We have seen a few things happening here that I think we have to take into account. One, and people have to understand that, is gifting. The amount of gifting in the market is something that we haven’t seen before. Namely, parents providing money for a down payment. We have seen a situation in which the number of first time home buyers that now receive a gift in Canada is basically 30%. Almost one out of three first time home buyers get a gift, that’s a significant number, a record high. In addition, mover uppers, 10% of them still get a gift from their parents.
We are in the midst of the largest transfer of wealth in Canadian history and most of it is going to housing to pay for a down payment. In addition, we have seen a 20% increase cosigning with parents, assuming some of the debt or the total amount of debt. That’s something that we haven’t seen before, and we have seen a significant increase in investment in the condo space, designed to buy a unit for kids. So this family money transfer is a big factor that we cannot ignore, impacting the trajectory of the housing market. Just to give you a sense for mover uppers in Toronto, the average gift is about $250,000. In Vancouver, the average gift is $340,000. So we are talking about a lot of money, that is a game changer. This is one aspect that we have to discuss and understand.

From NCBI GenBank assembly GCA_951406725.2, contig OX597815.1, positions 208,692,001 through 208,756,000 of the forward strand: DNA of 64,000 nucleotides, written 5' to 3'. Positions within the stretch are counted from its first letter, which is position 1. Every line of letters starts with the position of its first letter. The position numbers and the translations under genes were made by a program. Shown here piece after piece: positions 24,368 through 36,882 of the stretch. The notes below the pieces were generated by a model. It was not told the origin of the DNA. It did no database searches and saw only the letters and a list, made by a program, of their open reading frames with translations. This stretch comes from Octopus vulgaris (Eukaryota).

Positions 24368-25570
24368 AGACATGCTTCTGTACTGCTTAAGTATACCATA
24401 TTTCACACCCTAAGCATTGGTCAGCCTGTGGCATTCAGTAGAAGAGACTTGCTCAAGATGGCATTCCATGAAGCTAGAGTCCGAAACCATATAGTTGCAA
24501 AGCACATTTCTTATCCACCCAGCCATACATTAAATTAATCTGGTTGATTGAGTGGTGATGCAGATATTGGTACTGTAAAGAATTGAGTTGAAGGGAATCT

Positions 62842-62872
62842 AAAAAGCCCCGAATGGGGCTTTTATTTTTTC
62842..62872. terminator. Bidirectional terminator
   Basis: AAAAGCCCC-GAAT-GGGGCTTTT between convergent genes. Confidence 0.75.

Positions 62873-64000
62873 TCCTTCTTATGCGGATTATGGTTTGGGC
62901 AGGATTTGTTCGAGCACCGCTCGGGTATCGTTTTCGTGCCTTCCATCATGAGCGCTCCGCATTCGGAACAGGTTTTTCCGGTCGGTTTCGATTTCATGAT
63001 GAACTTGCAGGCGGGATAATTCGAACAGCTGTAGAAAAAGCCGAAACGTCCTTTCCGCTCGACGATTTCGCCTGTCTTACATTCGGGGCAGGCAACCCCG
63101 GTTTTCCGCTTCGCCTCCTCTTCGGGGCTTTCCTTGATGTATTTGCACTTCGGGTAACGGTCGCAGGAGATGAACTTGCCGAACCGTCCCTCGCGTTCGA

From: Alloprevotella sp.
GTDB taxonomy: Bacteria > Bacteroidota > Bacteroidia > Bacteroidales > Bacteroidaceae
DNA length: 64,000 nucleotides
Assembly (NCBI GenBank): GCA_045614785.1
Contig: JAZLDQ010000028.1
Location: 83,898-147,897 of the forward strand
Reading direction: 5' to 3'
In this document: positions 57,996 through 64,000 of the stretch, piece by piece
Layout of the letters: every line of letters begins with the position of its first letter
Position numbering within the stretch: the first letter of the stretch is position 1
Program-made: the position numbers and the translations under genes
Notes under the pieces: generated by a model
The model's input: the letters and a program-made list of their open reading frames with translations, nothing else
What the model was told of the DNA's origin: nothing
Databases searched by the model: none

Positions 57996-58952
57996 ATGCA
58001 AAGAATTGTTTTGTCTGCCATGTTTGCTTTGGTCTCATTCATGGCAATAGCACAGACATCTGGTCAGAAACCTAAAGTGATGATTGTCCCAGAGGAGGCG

The second, is okay… The market is doing fine, the fundamentals are strong, but what happens when interest rates rise? It is true that as a society, we are much more sensitive to the risk of higher interest rates. And we know that interest rates will be rising, the only debate is how quickly? What will be the impact on the housing market? So here we have two factors. One is new buyers, potential buyers, and here I see a significant softening. For example, for current levels, if you raise in rates by 1%, it’ll cost the average buyer roughly $230 per month extra. This is not insignificant, and we expect the actual interest to be more than 100 basis points. This can actually slow down originations in a very significant way, and that’s actually a good thing because the market has to slow down.